Everything’s working out. My dust dealer Doria gets out of jail and delivers right to my doorstep like the Easter Bunny in her SUV. My favorite rock star’s blonde daughter comes over high on ecstasy and fucks my friend on my rooftop 15 feet away from where we’re in a circle of deck chairs smoking dust and politely trying not to see a thing. I hear a single firework launch and hiss just above my building. It bursts bright orange and glittery over Avenue C and Rock Star Daughter and I both scream. I’m braless in a mesh white tank top by Dior Homme and wearing Kiehl’s Musk Oil and there’s stuff written in marker all over my arms. My friends are arguing about a cat that possibly looks like an owl. A guy keeps texting me telling me he’s in love with me, which is nice to know even though I don’t and will never care.
And the media requests keep coming. I am not so dumb that I think these writers want to write nice things about me, but I am secretly very confused about what people—their editors, their audience—want.
So I try to play it safe. I decide I absolutely can’t be on stimulants or anything for my Wall Street Journalinterview, but it winds up not even mattering. I go to the wrong Café Gitane and finally get there 45 minutes late. I guzzle iced coffee and announce that I have very low self-esteem.
“I hate myself!” I say to the reporter.
“You need a publicist,” says my friend the publicist when I tell her this.
“I have to get the fuck out of this mess,” I say.
Cat Marnell’s Amphetamine Logic - Coke Sex for Teen Sluts
Sometimes when a dick is inside me I can’t help but think about my family. I know that sounds totally gross, but I don’t mean it in, like, an incestuous way. My dad never fucked me or anything; he’s never touched me sexually. If I had to diagnose myself, which I am constantly doing since my parents are shrinks, I’d say that they were pangs of guilt, you know, or I’m ashamed, for whatever nutty reason.
Like that time I had sex with that man in the bathroom at Flow on Varick—that guy who told me he was the guitarist for ______, and I guess I believed him, mostly because at the time the door at Flow on Sundays was really tight, with all of those NBA players jammed into the VIP section and whatnot, so I figured he’d have to be somebody important to be there.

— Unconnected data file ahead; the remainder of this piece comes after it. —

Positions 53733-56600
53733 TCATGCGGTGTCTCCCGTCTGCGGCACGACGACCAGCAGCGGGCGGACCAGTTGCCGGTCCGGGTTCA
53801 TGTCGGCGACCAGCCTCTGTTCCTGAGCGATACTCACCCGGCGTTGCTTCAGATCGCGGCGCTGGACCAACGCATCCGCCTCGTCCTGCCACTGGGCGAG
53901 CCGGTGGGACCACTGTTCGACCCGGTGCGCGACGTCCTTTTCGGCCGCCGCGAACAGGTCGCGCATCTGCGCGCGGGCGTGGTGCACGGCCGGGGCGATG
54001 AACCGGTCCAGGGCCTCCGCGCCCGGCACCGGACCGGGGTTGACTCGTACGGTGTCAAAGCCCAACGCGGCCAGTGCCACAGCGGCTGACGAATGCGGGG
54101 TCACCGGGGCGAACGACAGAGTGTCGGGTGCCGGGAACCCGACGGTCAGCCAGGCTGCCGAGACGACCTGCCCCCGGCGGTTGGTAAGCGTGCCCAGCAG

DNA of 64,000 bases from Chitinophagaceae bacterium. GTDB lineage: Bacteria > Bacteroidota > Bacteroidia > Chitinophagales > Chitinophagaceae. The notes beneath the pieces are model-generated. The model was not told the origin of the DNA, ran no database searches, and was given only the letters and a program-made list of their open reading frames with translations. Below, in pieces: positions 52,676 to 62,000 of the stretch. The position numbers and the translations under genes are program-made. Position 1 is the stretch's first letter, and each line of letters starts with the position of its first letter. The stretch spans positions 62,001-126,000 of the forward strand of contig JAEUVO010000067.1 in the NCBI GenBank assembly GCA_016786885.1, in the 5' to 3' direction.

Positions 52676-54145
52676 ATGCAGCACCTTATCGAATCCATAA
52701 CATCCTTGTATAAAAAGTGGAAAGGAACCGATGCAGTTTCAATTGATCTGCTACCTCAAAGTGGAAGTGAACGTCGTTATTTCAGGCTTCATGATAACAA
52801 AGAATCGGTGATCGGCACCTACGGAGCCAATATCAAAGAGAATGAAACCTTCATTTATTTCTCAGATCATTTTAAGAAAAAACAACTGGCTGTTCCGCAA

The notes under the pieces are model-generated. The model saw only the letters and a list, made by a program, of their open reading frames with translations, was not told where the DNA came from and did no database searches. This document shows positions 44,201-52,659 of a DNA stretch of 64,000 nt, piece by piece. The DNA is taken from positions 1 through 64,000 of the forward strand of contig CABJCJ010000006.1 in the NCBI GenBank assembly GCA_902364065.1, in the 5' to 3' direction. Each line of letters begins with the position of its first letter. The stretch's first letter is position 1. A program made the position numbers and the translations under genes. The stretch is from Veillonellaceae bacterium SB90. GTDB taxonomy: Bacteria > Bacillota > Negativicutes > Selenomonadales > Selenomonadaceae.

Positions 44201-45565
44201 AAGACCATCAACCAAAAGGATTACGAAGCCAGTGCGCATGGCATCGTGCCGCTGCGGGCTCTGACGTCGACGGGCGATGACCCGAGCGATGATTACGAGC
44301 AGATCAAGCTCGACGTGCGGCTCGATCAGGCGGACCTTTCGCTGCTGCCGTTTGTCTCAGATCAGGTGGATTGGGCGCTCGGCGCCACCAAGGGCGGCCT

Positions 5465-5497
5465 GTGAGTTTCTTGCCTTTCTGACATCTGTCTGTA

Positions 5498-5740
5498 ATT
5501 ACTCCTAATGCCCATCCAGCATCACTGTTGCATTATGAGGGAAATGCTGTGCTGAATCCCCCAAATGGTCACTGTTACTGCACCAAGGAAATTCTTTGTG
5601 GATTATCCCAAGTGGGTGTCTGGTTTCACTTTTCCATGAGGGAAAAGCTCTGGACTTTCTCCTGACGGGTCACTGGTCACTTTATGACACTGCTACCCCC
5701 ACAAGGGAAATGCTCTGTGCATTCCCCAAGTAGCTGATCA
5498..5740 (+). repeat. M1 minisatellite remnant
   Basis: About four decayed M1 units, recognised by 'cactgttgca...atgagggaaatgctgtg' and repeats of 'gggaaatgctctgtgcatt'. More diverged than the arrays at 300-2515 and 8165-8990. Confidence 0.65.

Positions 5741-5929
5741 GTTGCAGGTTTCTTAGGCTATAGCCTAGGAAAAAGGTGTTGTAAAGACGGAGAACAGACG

In the meantime, honestly, I can’t name a single ______ song, but whatever. Anyway, when I was in that bathroom stall in the men’s room fucking the guy who said he was in ____ but probably wasn’t, and the attendant totally knew what was going on and was laughing with the other guys at the sinks, and I wasn’t using a condom because I’m rarely good like that—I thought about my dad. Like, What would he think if he knew this me?
It’s not like I don’t hate my dad; I do. I went to boarding school to get away from him, you know? I don’t know. I mean, I guess it doesn’t matter; it’s just some weird thing that I think about.
This is all back ten years ago, FYI—2002. So I am 19 years old. We’re going back in time but not; it’s a real-time memory.
Amphetamine Logic: Disappeared - Cat Marnell
A few days ago the text came. It was from a 202 number—D.C.
“Call Paul at 202XXXXXXX or your dad if you want to know what’s going on,” it read.
When I read this I’m in the dark midday silence of my apartment downtown, lying on my bed, which is where I had been for about half a week. I was wearing dirty J brand jeans, a stained yellow tank top, and no makeup.
Disgust shot through me like an electric charge—the first thing to arouse me in days.
“If U have something to tell me tell me YOURSELF,” I texted. “Paul? Why would I call your boyfriend who I don’t know? And you know I’m not calling DAD.” This Fashion Week I turn 30.
Two hours later the sun set outside behind my blackout curtains, and I actually turned a lamp on instead of resigning myself to the dark once again. My lampshades are always draped with pillowcases and towels, so even inside it never gets bright-bright.
No Signal was bouncing around a blue screen on my television, like usual. I found my phone in my bed and texted again.
“I am sick of this if you have something to say to me just say it yourself, this is retarded,” I tapped into the phone and pressed send.
Finally a message back: “I haven’t felt like talking.” It actually made me laugh a little.
For God’s sake, I thought. This stupid bitch.
”?????!!” I typed. Send. Who gave her my new number?
” ______ is missing in Idaho. He disappeared mountain biking two days ago.”
“But I thought he was living in South Korea!!!” I typed, and never sent it, though that was what I thought.
My brain reeled to remember what a mountain bike was. Where Idaho was. What my little brother really looked like. When the last time I saw even him was.
Amphetamine Logic: Bloodsuckers and Conde Nast-ys
July, three years ago. I came into the Lucky magazine beauty closet strung out after being up all night and ordered my intern—Silence of the Lambs director Jonathan Demme’s then-teenage daughter, named Intern—to take care of me all day.